Imagine that the natural world is always communicating with us, whether or not we consciously understand the messages. Like the Inuit who have so many words to perceive and describe snow, there are many ways for each of us to process information from both our inner and outer worlds. In contemporary society, we do not have commonly used language to describe huge parts of the informational exchange that is constantly occurring. Instead we have been culturally programmed to ignore the communications of the natural world, since no words in common parlance are available to mediate the interaction. The very existence of these modes of communication has been largely forgotten in “modern” Western civilization.
In the scientific community, people who speak of the immanence of nature, or of any aspect of the natural world communicating directly with them or others, are generally belittled, ridiculed, or ignored. These tactics, typical of bullying, are all parts of the spectrum of a war mentality. The more oppressive the regime, the less tolerant it is of nonconformity. In our culture, a sense of the presence of nature is “allowed” in the arts and literature, but it is usually rejected in “science.” The arts are a mode of self-expression, while science is supposedly “objective.”
Claims of objectivity functionally squelch freedom of expression and exploration of subjective experience. Even well-done scientific studies that look at the inter-communication of individuals and aspects of the natural world, or telepathic connections between humans, are summarily dismissed by the reigning hierarchy or labeled as “soft science.” In science today we find a situation of smug stagnation, similar to that of the Middle Ages in Europe, wherein only certain condoned ways of viewing reality are accepted. The unfortunate consequence of this limited worldview has been a dearth of technologies that are in harmony with nature. Since scientists believe it is not possible to hear or interact with the voice of nature, they ignore and deny that there is anything to listen to.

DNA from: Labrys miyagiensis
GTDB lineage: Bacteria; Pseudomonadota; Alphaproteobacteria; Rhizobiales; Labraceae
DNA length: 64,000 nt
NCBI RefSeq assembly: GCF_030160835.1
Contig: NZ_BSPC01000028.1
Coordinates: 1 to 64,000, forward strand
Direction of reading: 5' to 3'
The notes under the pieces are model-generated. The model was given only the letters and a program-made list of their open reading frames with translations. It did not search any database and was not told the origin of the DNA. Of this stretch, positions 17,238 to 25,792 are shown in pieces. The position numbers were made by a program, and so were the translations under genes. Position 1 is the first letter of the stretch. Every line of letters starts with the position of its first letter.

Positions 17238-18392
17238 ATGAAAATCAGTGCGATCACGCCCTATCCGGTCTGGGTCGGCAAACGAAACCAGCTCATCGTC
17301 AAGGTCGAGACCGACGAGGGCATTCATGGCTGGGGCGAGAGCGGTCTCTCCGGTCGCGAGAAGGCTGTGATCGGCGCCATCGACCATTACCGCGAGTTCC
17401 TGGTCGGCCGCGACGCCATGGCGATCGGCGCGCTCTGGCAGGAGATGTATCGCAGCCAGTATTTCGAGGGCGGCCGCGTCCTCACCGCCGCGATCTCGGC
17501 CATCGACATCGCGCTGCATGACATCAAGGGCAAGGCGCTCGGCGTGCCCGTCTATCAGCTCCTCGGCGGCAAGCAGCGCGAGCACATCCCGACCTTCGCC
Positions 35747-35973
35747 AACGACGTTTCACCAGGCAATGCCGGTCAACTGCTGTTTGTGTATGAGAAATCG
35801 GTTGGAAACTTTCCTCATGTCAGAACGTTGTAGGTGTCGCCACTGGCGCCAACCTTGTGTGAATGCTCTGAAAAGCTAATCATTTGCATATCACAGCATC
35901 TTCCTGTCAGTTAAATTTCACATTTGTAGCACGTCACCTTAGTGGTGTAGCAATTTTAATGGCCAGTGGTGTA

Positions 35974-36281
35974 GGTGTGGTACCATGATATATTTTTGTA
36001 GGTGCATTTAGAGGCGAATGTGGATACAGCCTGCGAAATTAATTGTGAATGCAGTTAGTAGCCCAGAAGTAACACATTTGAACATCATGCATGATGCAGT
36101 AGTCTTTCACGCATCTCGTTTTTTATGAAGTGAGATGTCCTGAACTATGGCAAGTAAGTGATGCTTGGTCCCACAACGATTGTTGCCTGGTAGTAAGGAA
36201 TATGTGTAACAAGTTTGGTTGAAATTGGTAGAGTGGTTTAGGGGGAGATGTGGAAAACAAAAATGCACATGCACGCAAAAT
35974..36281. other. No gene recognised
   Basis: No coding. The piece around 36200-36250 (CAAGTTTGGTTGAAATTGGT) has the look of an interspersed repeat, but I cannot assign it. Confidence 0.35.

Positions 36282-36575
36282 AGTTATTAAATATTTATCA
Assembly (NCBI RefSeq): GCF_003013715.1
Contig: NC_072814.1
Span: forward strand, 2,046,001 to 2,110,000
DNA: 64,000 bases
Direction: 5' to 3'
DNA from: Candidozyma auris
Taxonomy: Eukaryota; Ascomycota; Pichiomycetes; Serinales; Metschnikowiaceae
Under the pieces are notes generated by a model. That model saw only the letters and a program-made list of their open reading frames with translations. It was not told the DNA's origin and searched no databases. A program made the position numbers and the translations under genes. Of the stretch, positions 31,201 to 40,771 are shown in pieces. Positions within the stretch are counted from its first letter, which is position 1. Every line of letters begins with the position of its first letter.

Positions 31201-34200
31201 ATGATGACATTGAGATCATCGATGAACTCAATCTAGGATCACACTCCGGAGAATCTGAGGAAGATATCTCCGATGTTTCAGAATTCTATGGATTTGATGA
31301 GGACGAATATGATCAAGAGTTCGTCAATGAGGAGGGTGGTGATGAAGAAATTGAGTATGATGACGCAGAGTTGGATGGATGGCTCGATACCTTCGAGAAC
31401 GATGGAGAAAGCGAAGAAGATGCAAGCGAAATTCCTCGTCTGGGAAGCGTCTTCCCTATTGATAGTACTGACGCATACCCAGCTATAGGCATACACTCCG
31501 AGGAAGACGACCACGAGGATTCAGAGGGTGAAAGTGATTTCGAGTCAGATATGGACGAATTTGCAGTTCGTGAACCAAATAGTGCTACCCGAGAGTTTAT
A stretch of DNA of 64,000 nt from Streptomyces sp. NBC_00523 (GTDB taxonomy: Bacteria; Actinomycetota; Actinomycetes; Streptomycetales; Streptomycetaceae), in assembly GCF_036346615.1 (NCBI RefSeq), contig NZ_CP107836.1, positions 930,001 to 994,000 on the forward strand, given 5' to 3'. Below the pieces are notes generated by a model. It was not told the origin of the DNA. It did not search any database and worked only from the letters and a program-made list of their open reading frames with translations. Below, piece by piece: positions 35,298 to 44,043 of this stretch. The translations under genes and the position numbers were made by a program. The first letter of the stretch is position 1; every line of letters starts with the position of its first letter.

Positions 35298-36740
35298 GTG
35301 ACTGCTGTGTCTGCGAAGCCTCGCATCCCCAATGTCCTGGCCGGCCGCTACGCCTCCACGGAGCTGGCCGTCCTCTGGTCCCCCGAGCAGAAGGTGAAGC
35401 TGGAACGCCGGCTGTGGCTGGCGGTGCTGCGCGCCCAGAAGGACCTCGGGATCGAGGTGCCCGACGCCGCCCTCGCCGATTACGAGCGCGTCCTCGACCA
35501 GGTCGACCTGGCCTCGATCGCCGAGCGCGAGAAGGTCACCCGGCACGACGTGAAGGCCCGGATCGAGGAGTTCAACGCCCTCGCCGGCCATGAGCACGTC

Science did not evolve this way accidentally. There was, in fact, a deliberate exclusion of any matters divine or spiritual in the development of contemporary science. This was not in order to be more “objective.” There was a more interesting and calculated reason that the conjoined twins of spirit and science were separated at the birth of modern science. To understand the roots of our current dilemma, and how to set sail into a more expanded realm of communication, it is helpful to examine what was going on when modern science was in its early stages. To do so requires a brief survey of some philosophical and religious concepts such as Materialism, Scientism, Dualism, and Monism, as well as a quick glance at seventeenth-century European politics.
Materialism and Scientism
Materialism, a dominant theme in contemporary civilization, is the view that physical matter is the only reality. Many well-meaning, humanitarian people believe in this viewpoint, without any knowledge of its (ironically) theological roots. According to this philosophy, all observable things and processes can be understood and explained as manifestations of existing material substance. In other words, to Materialism, everything that IS comes from things that already exist physically.
Scientism, the child of materialism, is a religious-like belief in the power of science to understand and know all things. Scientism claims that it is always possible to understand the cause of anything, purely from that which already exists physically. The religiosity comes in as people believe, in the face of contradictory evidence, that it is possible for Materialist science to understand all things without taking into account the non-physical.
Excerpted from Freedom From Anxiety: A Holistic Approach to Emotional Well Being by Marcey Shapiro, MD, published by North Atlantic Books, copyright © 2014 by Marcey Shapiro. Reprinted by permission of publisher.
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